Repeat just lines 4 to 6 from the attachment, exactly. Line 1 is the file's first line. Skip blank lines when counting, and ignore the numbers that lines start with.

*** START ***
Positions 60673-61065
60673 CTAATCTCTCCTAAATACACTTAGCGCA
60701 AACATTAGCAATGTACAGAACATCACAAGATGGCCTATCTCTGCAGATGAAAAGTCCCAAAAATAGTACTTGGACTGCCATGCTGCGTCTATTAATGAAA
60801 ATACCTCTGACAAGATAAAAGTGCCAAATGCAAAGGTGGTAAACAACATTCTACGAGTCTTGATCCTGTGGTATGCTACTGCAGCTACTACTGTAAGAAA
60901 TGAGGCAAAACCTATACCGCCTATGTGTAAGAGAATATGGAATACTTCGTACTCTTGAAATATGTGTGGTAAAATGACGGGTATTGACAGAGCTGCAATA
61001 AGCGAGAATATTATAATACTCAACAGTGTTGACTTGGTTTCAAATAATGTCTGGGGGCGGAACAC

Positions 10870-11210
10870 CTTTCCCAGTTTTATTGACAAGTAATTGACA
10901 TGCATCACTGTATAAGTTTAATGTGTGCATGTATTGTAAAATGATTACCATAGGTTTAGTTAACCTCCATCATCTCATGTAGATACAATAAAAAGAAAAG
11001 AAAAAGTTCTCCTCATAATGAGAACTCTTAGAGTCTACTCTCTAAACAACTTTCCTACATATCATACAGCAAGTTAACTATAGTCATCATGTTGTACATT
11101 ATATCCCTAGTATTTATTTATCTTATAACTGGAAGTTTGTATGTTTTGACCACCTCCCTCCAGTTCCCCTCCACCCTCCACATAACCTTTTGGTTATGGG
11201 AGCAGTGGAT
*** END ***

60801 ATACCTCTGACAAGATAAAAGTGCCAAATGCAAAGGTGGTAAACAACATTCTACGAGTCTTGATCCTGTGGTATGCTACTGCAGCTACTACTGTAAGAAA
60901 TGAGGCAAAACCTATACCGCCTATGTGTAAGAGAATATGGAATACTTCGTACTCTTGAAATATGTGTGGTAAAATGACGGGTATTGACAGAGCTGCAATA
61001 AGCGAGAATATTATAATACTCAACAGTGTTGACTTGGTTTCAAATAATGTCTGGGGGCGGAACAC